Friday, July 4, 2014

India’s drought odds seen increasing to 60% by private forecaster, Skymet

The IMD’s and Skymet’s May monsoon forecast was 94% and 93% of LPA and their subsequent revision did not go sub-90 levels though Skymet have increased the probability for drought to 60%.  The May Monsoon forecast of this blog has been 84% +/-5%  - drought - which we have kept unchanged.

(Nikita Mehta, LiveMint) The chances of a drought in India have increased to 60% following the weakest June monsoon rainfall in five years, Skymet Weather Services Pvt. Ltd said on Friday.

The private weather forecaster has also cut its rainfall forecast for the June-September monsoon season to 91% of the average rainfall in the past 50 years from the earlier projection of 94%, both considered sub-normal. Skymet had earlier forecast that the chances of a drought this year were 25%.

The worst affected is likely to be north-west India with an 80% chance of drought. The chances of a drought in central India are 75% and 50% for south India. Rainfall in August, however, is expected to be better than other months.
“It’s not the only factor, but the biggest factor contributing to the weak monsoon this year is definitely El Nino which has consistently grown stronger,”
said Jatin Singh, chief executive of Skymet. 

The El Nino weather phenomenon, which can cause a drought in South Asia and floods in South America, now has a 70% chance of striking this year, according to the latest forecast by Bureau of Meteorology in Australia. Skymet experts said that although El Nino reaches its peak in December-January, it is already affecting the Indian monsoon, and that central and east equatorial Pacific Ocean temperatures are already warmer than 0.5 degrees celsius.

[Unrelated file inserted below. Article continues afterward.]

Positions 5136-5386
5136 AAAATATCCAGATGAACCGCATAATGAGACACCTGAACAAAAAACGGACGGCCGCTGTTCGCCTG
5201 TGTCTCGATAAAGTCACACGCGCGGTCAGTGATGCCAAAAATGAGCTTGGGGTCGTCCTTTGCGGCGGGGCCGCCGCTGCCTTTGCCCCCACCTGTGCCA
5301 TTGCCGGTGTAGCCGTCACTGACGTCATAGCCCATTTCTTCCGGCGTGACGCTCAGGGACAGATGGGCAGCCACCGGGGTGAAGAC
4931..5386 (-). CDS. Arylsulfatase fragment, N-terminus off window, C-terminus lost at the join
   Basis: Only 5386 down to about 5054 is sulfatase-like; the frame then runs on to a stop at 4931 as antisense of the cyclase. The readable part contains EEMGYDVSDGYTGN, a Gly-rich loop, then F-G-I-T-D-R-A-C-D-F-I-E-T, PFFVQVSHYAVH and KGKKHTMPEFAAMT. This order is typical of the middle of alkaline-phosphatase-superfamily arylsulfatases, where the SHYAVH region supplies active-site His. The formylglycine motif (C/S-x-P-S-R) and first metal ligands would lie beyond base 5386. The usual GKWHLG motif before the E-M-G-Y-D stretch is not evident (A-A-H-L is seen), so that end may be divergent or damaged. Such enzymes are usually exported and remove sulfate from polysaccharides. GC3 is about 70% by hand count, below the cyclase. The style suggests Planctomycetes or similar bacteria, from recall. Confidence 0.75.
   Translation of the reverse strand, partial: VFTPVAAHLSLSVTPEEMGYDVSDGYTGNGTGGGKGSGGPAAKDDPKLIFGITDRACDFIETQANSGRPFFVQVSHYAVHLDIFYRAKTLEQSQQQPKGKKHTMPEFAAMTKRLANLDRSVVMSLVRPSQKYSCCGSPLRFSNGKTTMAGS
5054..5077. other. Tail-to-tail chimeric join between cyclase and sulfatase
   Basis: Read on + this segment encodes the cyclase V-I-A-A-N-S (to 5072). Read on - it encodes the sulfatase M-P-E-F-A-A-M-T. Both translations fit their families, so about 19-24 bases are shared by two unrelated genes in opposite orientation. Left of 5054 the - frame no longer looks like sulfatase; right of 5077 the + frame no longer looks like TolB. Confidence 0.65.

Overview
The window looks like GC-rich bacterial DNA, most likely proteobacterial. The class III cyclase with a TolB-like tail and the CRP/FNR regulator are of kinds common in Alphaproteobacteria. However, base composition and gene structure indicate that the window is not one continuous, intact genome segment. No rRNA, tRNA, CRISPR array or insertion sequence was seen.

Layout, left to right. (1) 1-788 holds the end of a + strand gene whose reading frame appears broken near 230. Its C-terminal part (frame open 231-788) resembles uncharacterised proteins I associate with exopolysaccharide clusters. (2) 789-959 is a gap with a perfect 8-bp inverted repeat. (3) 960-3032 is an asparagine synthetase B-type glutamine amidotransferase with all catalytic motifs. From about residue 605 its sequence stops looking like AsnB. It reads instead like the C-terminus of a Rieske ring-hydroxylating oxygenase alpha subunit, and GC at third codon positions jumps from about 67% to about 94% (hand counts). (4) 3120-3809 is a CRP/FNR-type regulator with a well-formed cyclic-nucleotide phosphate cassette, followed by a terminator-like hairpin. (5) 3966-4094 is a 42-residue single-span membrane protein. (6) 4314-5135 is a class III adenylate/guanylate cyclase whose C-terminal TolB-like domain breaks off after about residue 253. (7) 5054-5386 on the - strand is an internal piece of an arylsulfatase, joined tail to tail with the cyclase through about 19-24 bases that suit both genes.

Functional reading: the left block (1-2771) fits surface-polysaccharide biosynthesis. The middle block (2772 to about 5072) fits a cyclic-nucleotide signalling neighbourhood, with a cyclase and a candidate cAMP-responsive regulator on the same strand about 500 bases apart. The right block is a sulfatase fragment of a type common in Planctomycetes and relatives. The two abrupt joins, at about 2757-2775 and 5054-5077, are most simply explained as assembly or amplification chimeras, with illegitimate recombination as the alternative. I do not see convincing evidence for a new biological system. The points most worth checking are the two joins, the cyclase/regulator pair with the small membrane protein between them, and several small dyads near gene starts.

The last El Nino in 2009 caused the worst drought in about 40 years in India, reducing farm output and leading to soaring prices of commodities such as sugar and rice.

In fact, the weak start to India’s monsoon season has delayed planting of crops, potentially leading to cut in agricultural production, impeding Prime Minister Narendra Modi’s efforts to contain inflation and revive growth in Asia’s third largest economy, where economic expansion is holding near a decade low.

Modi held a meeting last month to review the monsoon and take measures including, faster implementation of the Food Security Act, to prepare for a drought. The meeting was attended by finance minister Arun Jaitley, home minister Rajnath Singh, food minister Ram Vilas Paswan and agriculture minister Radha Mohan Singh.

The monsoon rainfall till now has been 63% less than the average in central India and 47% less than normal in north-west India, according to the India Meteorological Department (IMD). But the Indian weather office is not making any predictions regarding drought.
“We give out weekly data regarding aridity conditions, and there are certain areas like Maharashtra, Karnataka, Gujarat and Madhya Pradesh which are facing extremely dry conditions that can be called as meteorological drought in terms of departure of rainfall,”
says Pulak Guhathakurta, senior scientist at the hydromet division, IMD Pune. When the rainfall deficiency is more than 10% and when 20-40% of the country is under drought conditions, then the year is termed as an all-India drought year, according to IMD.
“But there are other types of droughts that are a threat like agricultural droughts which mean shortage of soil moisture,” Guhathakurta said.
Central India is likely to be the worst affected by a drought.
“The biggest problem will be in central India, where most agricultural land is rain-fed due to poor irrigational facilities,” said D.S. Sikka, a former IMD official. “It is crucial to watch out for rainfall in July, if at the end of August monsoon is still as bad. Then there will definitely be a drought,” he said.

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